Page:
"I don't want the stupid bike," Dylan retorted.
Keely came up close to him and pointed a finger at him. "Stop it, Dylan. You are acting like a brat, and I won't have it. I will not let you hurt Mark like this. He didn't do anything to deserve this except to be kind to you."
Dylan stared straight ahead and did not flinch at the proximity of her finger.
"Now you march upstairs and get that fifty dollars," Keely ordered. "We are going to go over to Jake Ambler's house and get your bike back."
"It's my money," Dylan protested.
Keely's blue eyes flashed with anger. She saw the defiance waver in his eyes.
"If you know what's good for you, you'll go up there and get it, right now," she said. "And keep quiet about it. I don't want Mark to know anything about this."
Dylan curled his lip and tossed his backpack on the table, where it landed with a loud thud. "It's not in my room," he said. "It's in here." He fished in the front pocket of the backpack and pulled out a handful of bills. "Here."
"You hold onto it," she said, grabbing the car keys from a peg beside the door. "You made the deal. Now you can explain to Jake's mother exactly why you have to take the bike back. Let me just tell Mark we're going." She walked into the dining room and called out, "Honey, I have to go out for a while." She walked back to where Dylan waited. He was wearing his favorite garment -- a worn leather bomber jacket that had once belonged to Richard. The lining was faded and ripped in the pockets, despite her constant mending. "It's warm out this evening," Keely said.
"I'm wearing it," said Dylan through gritted teeth.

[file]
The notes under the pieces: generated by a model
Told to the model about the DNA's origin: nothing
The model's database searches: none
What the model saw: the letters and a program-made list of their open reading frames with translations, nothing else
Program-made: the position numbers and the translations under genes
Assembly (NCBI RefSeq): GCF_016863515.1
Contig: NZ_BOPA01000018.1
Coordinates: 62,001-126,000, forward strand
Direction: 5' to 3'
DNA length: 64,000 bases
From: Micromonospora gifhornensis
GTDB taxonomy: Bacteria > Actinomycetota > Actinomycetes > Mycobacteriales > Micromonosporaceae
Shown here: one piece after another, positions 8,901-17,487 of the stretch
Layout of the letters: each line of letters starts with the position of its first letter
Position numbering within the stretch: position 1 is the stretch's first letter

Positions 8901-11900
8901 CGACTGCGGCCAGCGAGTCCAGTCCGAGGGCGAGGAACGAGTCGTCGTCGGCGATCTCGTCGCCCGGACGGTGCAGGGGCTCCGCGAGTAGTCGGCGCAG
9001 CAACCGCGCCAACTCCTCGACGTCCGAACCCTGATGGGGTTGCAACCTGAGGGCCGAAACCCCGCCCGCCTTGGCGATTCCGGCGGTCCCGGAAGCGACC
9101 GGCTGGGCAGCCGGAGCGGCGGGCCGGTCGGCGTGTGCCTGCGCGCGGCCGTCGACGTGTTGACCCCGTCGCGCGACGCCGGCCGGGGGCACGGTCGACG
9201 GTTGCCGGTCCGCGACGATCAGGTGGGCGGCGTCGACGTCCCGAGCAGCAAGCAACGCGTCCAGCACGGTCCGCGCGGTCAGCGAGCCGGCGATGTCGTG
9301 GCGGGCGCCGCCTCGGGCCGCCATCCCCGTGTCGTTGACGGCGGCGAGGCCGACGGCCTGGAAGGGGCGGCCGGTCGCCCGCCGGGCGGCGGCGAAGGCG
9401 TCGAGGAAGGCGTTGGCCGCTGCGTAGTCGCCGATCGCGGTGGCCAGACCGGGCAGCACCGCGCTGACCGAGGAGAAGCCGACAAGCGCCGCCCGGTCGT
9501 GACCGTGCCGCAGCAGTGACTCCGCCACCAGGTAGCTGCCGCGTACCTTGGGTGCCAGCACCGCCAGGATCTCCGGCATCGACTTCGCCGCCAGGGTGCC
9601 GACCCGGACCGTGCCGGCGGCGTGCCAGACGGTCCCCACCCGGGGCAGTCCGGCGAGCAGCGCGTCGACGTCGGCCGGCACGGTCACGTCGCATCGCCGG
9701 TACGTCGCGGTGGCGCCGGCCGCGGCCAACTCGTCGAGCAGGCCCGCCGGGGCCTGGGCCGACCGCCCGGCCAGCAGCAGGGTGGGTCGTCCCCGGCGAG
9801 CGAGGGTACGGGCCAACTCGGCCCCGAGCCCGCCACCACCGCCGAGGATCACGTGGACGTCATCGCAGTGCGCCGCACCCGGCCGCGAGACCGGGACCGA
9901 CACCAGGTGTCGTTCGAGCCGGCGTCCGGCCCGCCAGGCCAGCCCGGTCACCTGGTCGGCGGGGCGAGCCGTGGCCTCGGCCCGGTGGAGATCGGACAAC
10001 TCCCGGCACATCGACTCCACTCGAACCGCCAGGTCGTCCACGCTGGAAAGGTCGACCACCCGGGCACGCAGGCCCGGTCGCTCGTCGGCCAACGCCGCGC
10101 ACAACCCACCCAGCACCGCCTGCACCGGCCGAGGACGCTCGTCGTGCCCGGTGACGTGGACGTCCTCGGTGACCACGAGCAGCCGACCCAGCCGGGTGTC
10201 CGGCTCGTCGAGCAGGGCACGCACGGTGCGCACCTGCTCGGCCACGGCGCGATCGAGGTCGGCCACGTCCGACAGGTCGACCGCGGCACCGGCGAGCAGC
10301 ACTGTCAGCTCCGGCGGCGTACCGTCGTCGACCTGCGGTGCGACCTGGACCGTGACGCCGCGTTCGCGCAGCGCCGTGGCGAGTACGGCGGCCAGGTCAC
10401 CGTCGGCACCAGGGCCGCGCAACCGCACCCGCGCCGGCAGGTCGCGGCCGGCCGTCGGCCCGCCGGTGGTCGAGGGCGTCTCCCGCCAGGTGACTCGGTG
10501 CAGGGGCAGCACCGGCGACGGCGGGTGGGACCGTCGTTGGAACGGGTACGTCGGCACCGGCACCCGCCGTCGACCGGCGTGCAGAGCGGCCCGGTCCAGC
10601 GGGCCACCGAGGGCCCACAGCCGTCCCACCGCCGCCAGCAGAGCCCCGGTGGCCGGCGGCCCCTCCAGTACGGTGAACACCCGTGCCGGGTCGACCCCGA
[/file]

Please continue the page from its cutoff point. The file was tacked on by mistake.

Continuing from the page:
Keely sighed and shook her head. "I hope he didn't already notice the bike was missing."
Mark came into the kitchen holding Abby. "What's going on?" he asked.
Keely glanced at him and then looked away. She hated to think how hurt he would be if he found out. She pressed her lips together and jingled the keys. "Dylan forgot something at a friend's house. We're just going to pick it up."
"Oh, okay," he said.
"Do you mind staying here with Abby? I know you probably have work to do."
"Of course not. Didn't you say you had to go to the mall? Why don't you go while you're out?"
"Oh, I can do it another time," she said.
"No, go. Take your time. It'll do you good to get out of the house. Don't worry about us."
Keely did need to do some shopping. Their anniversary was coming up, and she didn't have a single gift for him. It was difficult to shop with Abby in tow. "Maybe I will, if you don't mind," she said.
"Mind?" he said incredulously, nuzzling Abby's cheek. "Mind being here with my girl? Take as long as you need to. We'll have a good time."
Keely gave him a grateful smile and followed Dylan out to the SUV. She climbed into the driver's seat, and Dylan clambered in beside her, slamming the door as hard as he could.
"Put your seat belt on," she insisted.
Sullenly, he complied. She turned on the engine, then made a turn in the wide driveway. As she looked out her window, she saw Mark, still carrying Abby, come out and stand on the asphalt. Mark whispered something in Abby's ear, and then he lifted her little hand and waved it. Getting the idea, Abby began to wave, grasping her father's hair with her other hand so that he had to tilt his head toward the baby to avoid being scalped. The two of them wore matching, silly grins.
Waving back, Keely smiled ruefully at the sight of them. It's so much easier with a baby, she thought. They may wear you out, but they don't know how to hurt you yet.
Copyright © 2002 by Patricia Bourgeau